By the way, I’d also recommend reading High the Mighty. It’s a really terrific book on the history of the SUV, I had trouble putting it down.

  • avatar
    Johnster

    Martin Albright: Johnster: Yes, it’s been posted a few times. Of course, it proves nothing. If 3/4 of the vehicles on the road at any given time during a snowstorm (the Saturday night storm was indeed a nasty one) then a random distribution would mean that 3/4 of the wrecks should also be SUVs, right?

    It seems to be more than random distribution that only the SUVs are either on their sides or upside down and that the only car is still rightside up.

  • avatar
    Pch101

    What killed the wagon was that “light trucks,” including minivans and SUVs had a much lower CAFE standard than cars. The car mfgs lobbied for that loophole, and it gave them all the incentive in the world to push minivans and SUVs at the expense of wagons.

    That may be true in respect to the motivation of the automakers to bring them to market. But ultimately, it is the consumer who decides whether or not to buy the product, a decision that has nothing to do with CAFE.

    I’ll offer a bit of an off-the-cuff theory. During the early 80’s, we began to see the growing population of cheap compact pickup trucks such as those from Toyota and Nissan. These trucks were cheaper than cars because their safety and emissions requirements were lower and therefore cheaper with which to comply. Their low price made them popular with young people who wanted basic transportation, and they carried a bit more cool factor than did the subcompact cars that were their most direct price competitors.

    As a result, you ended up with a large population of younger people driving trucks who in past years would have been driving cars. As these younger drivers became accustomed to trucks for both their virtues (ride height, carrying capacity, durability) and their drawbacks (sloppy handling, poor fuel economy, boxy styling), they evolved into becoming logical buyers of SUV’s and minivans as they aged and became more affluent.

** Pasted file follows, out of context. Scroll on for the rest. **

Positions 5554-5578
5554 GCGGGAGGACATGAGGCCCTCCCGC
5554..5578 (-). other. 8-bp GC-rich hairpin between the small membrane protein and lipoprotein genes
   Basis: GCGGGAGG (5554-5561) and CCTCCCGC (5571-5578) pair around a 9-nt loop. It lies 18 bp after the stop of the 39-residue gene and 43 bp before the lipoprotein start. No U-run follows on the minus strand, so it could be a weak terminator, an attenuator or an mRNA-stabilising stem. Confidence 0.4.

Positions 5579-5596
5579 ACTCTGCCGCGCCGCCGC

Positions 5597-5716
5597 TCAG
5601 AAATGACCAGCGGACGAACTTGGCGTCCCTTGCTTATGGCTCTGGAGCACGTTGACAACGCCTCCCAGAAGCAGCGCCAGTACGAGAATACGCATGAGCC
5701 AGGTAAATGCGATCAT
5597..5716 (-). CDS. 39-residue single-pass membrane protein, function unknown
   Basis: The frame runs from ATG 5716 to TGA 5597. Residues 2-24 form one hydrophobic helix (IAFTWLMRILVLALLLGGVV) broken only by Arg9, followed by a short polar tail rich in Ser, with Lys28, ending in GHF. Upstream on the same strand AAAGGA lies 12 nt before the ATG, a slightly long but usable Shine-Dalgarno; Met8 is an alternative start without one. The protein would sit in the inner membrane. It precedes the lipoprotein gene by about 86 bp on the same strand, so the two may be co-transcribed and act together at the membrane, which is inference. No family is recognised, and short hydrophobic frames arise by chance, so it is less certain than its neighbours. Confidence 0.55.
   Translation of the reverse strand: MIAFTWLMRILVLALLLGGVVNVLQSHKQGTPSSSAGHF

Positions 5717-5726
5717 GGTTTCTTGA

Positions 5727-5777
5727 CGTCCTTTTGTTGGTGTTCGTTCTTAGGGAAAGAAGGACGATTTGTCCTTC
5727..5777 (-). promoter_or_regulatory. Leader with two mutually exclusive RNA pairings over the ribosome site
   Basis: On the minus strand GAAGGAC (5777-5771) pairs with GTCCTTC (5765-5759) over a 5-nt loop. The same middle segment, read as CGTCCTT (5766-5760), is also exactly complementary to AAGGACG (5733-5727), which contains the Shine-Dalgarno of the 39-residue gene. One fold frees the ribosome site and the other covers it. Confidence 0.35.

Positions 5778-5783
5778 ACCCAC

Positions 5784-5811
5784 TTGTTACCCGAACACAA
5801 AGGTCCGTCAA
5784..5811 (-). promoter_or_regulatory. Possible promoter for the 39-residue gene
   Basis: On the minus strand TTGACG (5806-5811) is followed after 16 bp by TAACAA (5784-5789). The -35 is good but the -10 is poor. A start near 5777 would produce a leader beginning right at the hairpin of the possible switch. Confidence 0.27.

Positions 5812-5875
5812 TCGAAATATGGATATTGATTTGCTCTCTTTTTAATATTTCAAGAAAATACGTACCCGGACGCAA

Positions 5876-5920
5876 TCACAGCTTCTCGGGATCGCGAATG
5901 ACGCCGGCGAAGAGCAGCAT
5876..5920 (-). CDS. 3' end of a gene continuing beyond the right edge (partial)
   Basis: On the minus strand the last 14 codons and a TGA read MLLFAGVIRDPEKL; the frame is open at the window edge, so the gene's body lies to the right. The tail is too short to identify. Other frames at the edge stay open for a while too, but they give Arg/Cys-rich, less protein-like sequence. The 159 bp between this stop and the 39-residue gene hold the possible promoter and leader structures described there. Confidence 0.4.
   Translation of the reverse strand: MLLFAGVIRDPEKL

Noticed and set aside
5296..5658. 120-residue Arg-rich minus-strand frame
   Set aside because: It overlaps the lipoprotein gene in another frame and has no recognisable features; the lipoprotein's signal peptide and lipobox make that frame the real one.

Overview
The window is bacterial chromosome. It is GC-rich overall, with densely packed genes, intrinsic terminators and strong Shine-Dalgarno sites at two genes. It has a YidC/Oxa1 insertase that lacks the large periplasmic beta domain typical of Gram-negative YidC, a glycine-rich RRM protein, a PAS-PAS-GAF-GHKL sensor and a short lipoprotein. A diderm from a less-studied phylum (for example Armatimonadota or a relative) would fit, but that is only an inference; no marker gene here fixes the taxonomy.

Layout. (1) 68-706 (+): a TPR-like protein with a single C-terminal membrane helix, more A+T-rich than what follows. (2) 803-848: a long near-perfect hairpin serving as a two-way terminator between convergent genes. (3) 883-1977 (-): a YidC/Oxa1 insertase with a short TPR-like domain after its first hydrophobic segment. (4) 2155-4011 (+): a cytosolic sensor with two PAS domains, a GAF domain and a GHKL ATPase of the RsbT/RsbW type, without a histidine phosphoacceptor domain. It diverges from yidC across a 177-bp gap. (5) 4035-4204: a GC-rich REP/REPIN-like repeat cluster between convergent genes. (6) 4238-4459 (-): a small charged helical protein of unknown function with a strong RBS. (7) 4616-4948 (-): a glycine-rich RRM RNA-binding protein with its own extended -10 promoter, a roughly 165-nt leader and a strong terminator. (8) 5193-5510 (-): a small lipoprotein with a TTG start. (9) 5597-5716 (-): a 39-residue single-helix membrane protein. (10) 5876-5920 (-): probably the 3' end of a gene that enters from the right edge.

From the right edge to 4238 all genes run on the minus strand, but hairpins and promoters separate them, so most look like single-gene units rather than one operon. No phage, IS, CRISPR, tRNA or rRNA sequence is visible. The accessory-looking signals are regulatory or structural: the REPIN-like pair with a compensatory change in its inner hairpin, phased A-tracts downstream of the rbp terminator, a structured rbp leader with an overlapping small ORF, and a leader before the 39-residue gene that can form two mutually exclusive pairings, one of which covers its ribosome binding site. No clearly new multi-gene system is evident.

For this group, transitioning into SUV’s was an easy step. Along the way, trucks lost their stigma as being redneck transporation, so that class barrier was breached. While the automakers had motivations to run with this ball, they would alone not have had the power to persuade buyers to buy them just because it served the automakers to do so.

    If gas hits $4+ per gallon, I think you’ll see more wagons. If fuel is expensive, it will motivate changes in behavior, and I doubt that it will be getting much cheaper any time soon.

  • avatar
    jurisb

    I am not dead yet, as they would say in monty python`s search for the Holy Grail. station wagon is not dead. it is that american brand station wagon is dead. why? because detroit metalists avoid anything that deals with tangible engineering and physical input. that`s why you have subarus and hondas station wagons, bot no tauruses or malibuses. big 3 deal good with papers and promises and global bins, when it deals with building real body types, gearboxes, etc, that`s where the problem starts!!!!!!!!!!!!!!!